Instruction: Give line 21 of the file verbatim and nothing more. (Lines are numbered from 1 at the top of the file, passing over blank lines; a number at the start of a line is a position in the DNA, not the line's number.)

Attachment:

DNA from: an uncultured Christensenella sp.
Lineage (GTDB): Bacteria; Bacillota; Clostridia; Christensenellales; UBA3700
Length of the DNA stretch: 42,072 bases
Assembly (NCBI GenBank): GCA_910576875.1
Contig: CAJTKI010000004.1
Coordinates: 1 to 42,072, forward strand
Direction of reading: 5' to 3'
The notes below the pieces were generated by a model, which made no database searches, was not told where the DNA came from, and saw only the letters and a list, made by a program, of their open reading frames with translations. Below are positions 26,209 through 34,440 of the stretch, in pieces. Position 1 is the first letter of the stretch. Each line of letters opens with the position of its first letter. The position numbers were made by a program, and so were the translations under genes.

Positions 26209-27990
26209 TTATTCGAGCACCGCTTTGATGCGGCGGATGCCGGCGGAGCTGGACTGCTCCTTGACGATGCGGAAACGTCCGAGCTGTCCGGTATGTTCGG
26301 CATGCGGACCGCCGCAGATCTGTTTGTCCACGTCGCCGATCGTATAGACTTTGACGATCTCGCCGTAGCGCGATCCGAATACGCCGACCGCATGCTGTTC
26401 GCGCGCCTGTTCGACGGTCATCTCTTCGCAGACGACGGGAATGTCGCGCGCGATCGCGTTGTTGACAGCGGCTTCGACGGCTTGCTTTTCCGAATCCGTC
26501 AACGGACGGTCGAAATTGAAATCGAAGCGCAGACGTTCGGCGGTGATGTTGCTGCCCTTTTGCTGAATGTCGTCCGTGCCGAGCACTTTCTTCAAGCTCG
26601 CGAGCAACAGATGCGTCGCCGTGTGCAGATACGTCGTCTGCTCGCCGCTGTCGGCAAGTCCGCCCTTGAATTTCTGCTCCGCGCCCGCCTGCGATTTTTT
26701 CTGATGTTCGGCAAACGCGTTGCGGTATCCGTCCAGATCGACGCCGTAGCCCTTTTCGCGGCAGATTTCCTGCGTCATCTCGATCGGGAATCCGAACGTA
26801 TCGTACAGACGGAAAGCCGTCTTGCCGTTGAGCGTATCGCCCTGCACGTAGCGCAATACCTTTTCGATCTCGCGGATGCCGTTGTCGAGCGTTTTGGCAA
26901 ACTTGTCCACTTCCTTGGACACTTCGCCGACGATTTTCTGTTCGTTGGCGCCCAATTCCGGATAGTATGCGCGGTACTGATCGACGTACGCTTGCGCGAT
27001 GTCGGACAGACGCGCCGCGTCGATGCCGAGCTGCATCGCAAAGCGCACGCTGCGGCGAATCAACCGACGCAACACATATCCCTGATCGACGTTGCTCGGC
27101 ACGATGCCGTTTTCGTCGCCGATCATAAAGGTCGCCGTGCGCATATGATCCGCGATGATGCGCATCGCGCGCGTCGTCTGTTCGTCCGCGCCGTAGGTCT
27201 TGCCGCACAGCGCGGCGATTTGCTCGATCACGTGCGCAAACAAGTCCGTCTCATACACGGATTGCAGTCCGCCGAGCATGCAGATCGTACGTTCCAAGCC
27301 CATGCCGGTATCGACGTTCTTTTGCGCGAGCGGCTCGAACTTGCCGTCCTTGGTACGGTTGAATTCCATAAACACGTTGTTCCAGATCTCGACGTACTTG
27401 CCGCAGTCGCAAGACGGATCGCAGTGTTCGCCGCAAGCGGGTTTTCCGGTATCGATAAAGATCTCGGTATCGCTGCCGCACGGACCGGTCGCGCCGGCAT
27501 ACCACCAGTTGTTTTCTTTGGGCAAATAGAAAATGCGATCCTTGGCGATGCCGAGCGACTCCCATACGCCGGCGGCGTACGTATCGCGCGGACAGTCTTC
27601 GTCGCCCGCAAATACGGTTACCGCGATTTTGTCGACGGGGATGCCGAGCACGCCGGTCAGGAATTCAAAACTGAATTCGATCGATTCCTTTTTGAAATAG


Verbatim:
27301 CATGCCGGTATCGACGTTCTTTTGCGCGAGCGGCTCGAACTTGCCGTCCTTGGTACGGTTGAATTCCATAAACACGTTGTTCCAGATCTCGACGTACTTG